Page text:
Gour Prasad Ghose...a veteran actor, director and producer of Odiya Film Industry, is a name to reckon with. He was the first romantic actor and was a pioneer in this industry who initiated a lot of changes/trends and paved the way for the future generation of Odiya cinema.
Gour Prasad Ghose or Rai Gour, as he was initially known, was an eminent personality in the film fraternity. He started his career as a struggling actor and with sheer determination and effort went on to become a renowned actor as well as a distinguished producer and director. He also was the distributor for his own production. His films were highly successful and popular and were milestones in the Odiya film industry. All his films were significant for portraying social and cultural dimensions. He never compromised artistic values for commercial success. Along with his wife Parbati Ghose he achieved both box office success and artistic accolades. Throughout his career he nurtured many newcomers and introduced noted stage and radio artistes in every sphere of film making.
Gour Ghose was born into an affluent Bengali family. His family migrated to Orissa from Bardhaman via Calcutta. Father...Late Atul Krishna Ghose was one of the first few graduates of Orissa and quite proficient in English Literature, often quoting from the works of Shakespeare. Working under the British Government he made immense contributions towards the development of Orissa, often taking anti government stance for the betterment of the people. He was associated with Netaji Subhas Chandra Bose’s family who happened to be his neighbors. Mother...Sudhanshubala hailed from an extremely educated Bengali family of doctors and engineers from Danapur, Bihar. The family home was situated at Ganga Mandir, Cuttack, which was adjacent to the property donated to the Brahmo Samaj by them.
Rai Gour’s acting career started with plays in Ravenshaw College, Cuttack. During his college days he was associated with the cultural endeavors of the Praja Socialist Party (a National Political Party) which organized plays for the freedom movement and social awareness. The party office was adjacent to his house which made it convenient. Through these plays he became associated with some noted personalities such as Ashok Mehta, Aruna Asaf Ali, Ram Manohar Lohia, Jai Prakash Narayan, Banka Bihari Das, Surendra Nath Dwivedi, Biswanath Pandit, Gobinda Das, Shanti Das, Sudha Das, Kulomoni Mahapatro, Shyamali Lahiri, Nishamoni Kunthia, Baikuntha Nath Mohanty(Bai Bhai), Manoranjan Das, Pradipta K. Das and many others.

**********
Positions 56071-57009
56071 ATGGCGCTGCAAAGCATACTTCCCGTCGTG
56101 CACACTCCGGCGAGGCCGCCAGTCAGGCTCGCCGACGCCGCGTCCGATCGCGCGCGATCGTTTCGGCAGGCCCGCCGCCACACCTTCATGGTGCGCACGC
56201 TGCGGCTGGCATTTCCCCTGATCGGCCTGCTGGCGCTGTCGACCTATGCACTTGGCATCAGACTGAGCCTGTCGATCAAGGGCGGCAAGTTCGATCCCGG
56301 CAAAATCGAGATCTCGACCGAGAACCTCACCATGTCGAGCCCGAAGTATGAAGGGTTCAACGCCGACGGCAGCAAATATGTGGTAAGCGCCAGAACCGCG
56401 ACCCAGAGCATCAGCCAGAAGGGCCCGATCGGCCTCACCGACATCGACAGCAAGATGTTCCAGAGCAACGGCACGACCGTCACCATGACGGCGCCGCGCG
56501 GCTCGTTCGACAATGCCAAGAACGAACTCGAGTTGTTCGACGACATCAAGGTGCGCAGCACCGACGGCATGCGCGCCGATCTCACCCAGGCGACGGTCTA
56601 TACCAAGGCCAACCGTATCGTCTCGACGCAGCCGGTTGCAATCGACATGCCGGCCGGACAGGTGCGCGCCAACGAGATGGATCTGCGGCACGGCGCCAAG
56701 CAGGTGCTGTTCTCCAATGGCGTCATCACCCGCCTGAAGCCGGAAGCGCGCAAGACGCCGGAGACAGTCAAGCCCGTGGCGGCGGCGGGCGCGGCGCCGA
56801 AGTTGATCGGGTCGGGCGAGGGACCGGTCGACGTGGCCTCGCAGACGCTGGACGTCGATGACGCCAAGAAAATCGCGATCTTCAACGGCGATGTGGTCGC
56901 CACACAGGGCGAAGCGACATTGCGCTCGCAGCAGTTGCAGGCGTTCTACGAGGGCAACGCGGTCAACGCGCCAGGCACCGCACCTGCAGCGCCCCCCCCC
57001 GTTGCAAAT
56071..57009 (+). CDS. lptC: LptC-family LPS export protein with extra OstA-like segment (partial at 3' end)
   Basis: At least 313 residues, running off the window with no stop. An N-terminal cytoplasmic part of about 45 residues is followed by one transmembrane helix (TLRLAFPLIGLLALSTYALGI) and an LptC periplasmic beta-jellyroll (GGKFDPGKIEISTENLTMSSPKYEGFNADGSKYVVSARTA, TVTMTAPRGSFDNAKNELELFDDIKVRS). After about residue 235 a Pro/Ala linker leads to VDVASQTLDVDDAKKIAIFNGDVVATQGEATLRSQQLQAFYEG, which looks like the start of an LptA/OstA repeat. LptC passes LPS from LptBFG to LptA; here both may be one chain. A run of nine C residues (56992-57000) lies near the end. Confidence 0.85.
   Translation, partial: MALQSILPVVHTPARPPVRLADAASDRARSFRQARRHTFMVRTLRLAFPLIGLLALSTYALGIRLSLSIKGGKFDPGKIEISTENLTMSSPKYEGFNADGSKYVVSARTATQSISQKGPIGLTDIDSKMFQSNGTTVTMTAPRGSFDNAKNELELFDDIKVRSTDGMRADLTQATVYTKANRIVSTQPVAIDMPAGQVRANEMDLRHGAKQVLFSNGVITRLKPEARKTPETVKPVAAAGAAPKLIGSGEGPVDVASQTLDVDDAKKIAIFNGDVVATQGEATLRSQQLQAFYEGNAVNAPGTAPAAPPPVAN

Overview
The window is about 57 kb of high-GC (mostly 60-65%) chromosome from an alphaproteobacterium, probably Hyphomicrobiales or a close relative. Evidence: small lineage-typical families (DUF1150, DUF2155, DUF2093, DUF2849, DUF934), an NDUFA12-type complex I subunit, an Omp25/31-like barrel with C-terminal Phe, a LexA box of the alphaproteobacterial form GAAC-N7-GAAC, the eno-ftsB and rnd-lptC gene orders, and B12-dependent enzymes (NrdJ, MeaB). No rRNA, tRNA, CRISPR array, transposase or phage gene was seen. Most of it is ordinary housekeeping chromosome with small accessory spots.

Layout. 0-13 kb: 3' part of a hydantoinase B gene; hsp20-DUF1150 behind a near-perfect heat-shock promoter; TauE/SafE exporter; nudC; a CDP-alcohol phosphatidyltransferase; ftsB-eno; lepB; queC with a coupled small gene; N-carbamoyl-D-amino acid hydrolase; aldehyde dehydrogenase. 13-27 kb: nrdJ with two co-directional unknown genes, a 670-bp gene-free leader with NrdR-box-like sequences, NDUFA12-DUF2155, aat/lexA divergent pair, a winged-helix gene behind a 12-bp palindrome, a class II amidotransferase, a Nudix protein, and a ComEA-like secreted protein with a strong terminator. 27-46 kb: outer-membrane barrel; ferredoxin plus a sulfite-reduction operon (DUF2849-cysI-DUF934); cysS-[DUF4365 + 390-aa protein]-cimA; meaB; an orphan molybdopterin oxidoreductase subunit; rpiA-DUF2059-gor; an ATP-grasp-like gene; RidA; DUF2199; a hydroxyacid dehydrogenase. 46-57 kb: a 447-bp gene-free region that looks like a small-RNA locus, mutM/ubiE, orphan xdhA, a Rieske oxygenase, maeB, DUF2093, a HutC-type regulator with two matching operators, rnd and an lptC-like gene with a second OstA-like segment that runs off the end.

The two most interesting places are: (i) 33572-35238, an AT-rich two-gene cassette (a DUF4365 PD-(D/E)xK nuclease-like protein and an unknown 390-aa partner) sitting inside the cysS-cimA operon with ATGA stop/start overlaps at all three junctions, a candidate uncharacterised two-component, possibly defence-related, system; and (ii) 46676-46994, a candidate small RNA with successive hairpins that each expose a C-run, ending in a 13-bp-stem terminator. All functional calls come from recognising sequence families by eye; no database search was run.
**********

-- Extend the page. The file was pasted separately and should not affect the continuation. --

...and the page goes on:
In 1947, Jana Sanskruti Sangha(Peoples Cultural Organisation), staged a play “August Na”(9th August) written by Manoranjan Das, who went on to become one of the most famous playwrights of Orissa. Rai Gour was cast as a primary character. This play was the first major turning point in his career which opened new vistas to pursue his passion.
Soon after, Orissa Theatre staged the popular work of Kabichandra Kalicharan Patnaik, titled “Bhata” (Rice), in which Rai Gour again played a significant role. The resounding success of this play, sparked Rai Gour and his colleagues Nitai Palit and Gobinda Tej to transform it into a movie. However the project never saw the light of day. Undeterred by this setback, the trio, along with a few others, ambitiously went on to form a group called the United Artists. They were successful in staging quite a few plays. Some of them such as “Mamata” in Odiya and “Do Aansoo” in Hindi had Rai Gour in the lead. This was another stepping stone for him as an actor.
Subsequently he veered into cinema. His foray in movies began in “Sri Jagannath” as Shaktidhar, under the banner Rupa Bharati Ltd., in 1949. Renowned stage artistes, namely, Ram Chandra Mania, Khagendra Nath Mitra, Kartik Kumar Ghosh and Samuel Sahu also began their film careers with this movie. The lead actors were Gopal Ghosh and Gloria Raut. Incidentally Chapala Naik (Parbati Ghose) was also introduced as a child artiste (NilaMadhava) by the noted singer Dhiren Das.